Greg Arlen
Greg Arlen Sep 10, 2018

Commercial drivers and fleet operators must comply with a number of regulatory requirements. These have strange acronyms and may seem burdensome, but in reality they largely can codify good business practices that aren’t difficult to implement with the right tools. In this post we’ll explain these acronyms, explore some of these regulations, and see what fleet managers need to do for compliance.

Who makes these rules?

Acronym Guide – general transportation regulations

Acronym What it stands for Description
US DOT United States Department of Transportation A federal Cabinet department started by Congressional Act that has overseen transportation since 1967
FMCSA Federal Motor Carrier Safety Administration An agency in the US Department of Transportation that regulates the trucking industry to reduce accidents
CMV Commercial Motor Vehicle Regulated vehicles used on highway for interstate commercials – typically large trucks and busses
FMCSRs Federal Motor Carrier Safety Regulations Regulations covered by the Federal Motor Carrier Safety Administration

Vehicle and driver rules don’t come out of nowhere. In most cases they are funded by Congress and regulated by the US Department of Transportation (US DOT). The Federal Motor Carrier Safety Administration within the DOT regulates large trucks and busses. FMCSA does not cover everything though - generally off-road and heavy-duty construction equipment is not subject FMCSA regulation.

Driver Logging with ELD

Acronym Guide – driver time logging

Acronym What it stands for Description
HOS Hours of Service Federal Motor Carrier Safety Administration regulations that specify drive duration and break duration rules
RODS Records of Duty Status A mandated time log kept by a driver to record driving time and rest periods to ensure they comply with Hours of Service requirements
AOBRDs Automatic On-Board Recording Device An electronic device that interfaces with the vehicle help record a Driver’s Hours of Service specified under an older ruling
ELD Electronic Logging Device A recent requirement mandating that Hours of Service logs kept by drivers that keep Records of Duty Status, log their entries electronically on a compliant device or smartphone app


A tired driver is more likely to have an accident, so it is no surprise that that DOT FMCSA sets rules for monitoring how long a driver can go without rest. Until recently, drivers either kept these records on a piece of paper or electronically with the assistance of an Automatic On-Board Recording Device (AOBRD) – a devices that interfaces with the vehicle under a rule passed in 1988. More recently the FMCSA established mandatory electronic logging requirements. Devices that comply with these requirements are called Electronic Logging Devices. ELD rules allow some AOBRDs to be grandfathered in, but generally ELDs are newer devices that plug into the vehicle follow the new rules. These ELDs usually include a complementary mobile app the driver can use to see and display the log information.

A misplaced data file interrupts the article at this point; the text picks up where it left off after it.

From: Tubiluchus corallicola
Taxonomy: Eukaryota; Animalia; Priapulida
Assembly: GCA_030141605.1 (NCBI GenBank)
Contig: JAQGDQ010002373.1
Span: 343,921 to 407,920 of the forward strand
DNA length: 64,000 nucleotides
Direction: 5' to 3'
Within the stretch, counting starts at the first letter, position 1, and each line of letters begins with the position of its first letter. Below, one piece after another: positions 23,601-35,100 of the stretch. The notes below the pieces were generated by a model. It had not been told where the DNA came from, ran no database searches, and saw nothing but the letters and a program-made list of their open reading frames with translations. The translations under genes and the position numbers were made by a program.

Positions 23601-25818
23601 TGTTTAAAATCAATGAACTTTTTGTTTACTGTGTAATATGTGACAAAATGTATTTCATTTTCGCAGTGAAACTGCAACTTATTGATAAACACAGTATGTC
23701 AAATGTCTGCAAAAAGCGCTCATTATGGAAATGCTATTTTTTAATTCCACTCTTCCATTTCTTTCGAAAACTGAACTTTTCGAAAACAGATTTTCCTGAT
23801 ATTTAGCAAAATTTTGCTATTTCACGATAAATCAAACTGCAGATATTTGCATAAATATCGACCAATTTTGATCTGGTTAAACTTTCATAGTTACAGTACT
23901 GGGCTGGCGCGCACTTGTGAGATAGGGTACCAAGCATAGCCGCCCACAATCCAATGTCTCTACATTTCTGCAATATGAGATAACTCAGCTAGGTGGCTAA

The Deadline for ELD went into effect on December 18, 2017. Grandfathered AOBRD devices must be replaced with ELDs by December 16, 2019. This means that Fleet Managers need to make sure their regulated vehicles have a tracking device installed.

Fleet Managers can combine ELD data with vehicle telematics information. Telematics can provide useful safety data such as when speed limits are exceeded that can be inputted into a driver safety score card systems. Together, these electronic records can be used to reward good performance and monitor for issues.  In addition, new driver harassment policies place clear liability on dispatchers who knowingly tell their drivers to violate HOS rules. A good system will help not only the drivers, but the dispatchers too to help reduce liabilities for the operator.

Vehicle Inspections with DVIR

Acronym Guide – vehicle inspections

Acronym What it stands for Description
DVIR Driver Vehicle Inspection Reports FMCSA rules that require drivers perform a formal inspection of the vehicle at specified times in their shift and log these results

No one should drive an unsafe vehicle. DVIR regulations help to verify vehicle safety by mandating regular inspections. Drivers must report issues and sign-off on repairs. Fleet operators must address issues and log repairs. An electronic tracking and check-list system, like the one offered by Tenna, can be used to help coordinate data entry by the driver and review by the fleet operator. Vehicle telematics data can be included in this database to help identify subtle malfunctions that might be missed during normal inspections.

In the end, a proper DVIR system helps both the driver and the operator by preventing expensive and dangerous break-downs.

Vehicle Inspections with DVIR

Acronym Guide – vehicle inspections

Acronym What it stands for Description
IFTA International Fuel Tax Agreement International agreement between the lower-48 states in the US and all Canadian provinces to simplify fuel use reporting for tax accounting purposes.


IFTA is a little different from ELD and DVIR in that is not a DOT FCMSA requirement or driver compliance requirement at all. However, logging fuel spend and travel routes is often a company requirement to help with fuel tax accounting. IFTA is setup to accountants at tax time and reduce driver paperwork. Every state has its own fuel tax rates. Rather than the paying each state individually during a given trip, IFTA simplifies this system so long as mileage is tracked by state.

Fleet managers can automate their IFTA data entry with specialized programs for recording fuel purchases and leverage GPS data to determining tax jurisdictions. This simplifies life for the driver and makes fuel tax reporting easy in the back office.

About Greg Arlen

Greg Arlen shares his thoughts on the latest on construction asset management.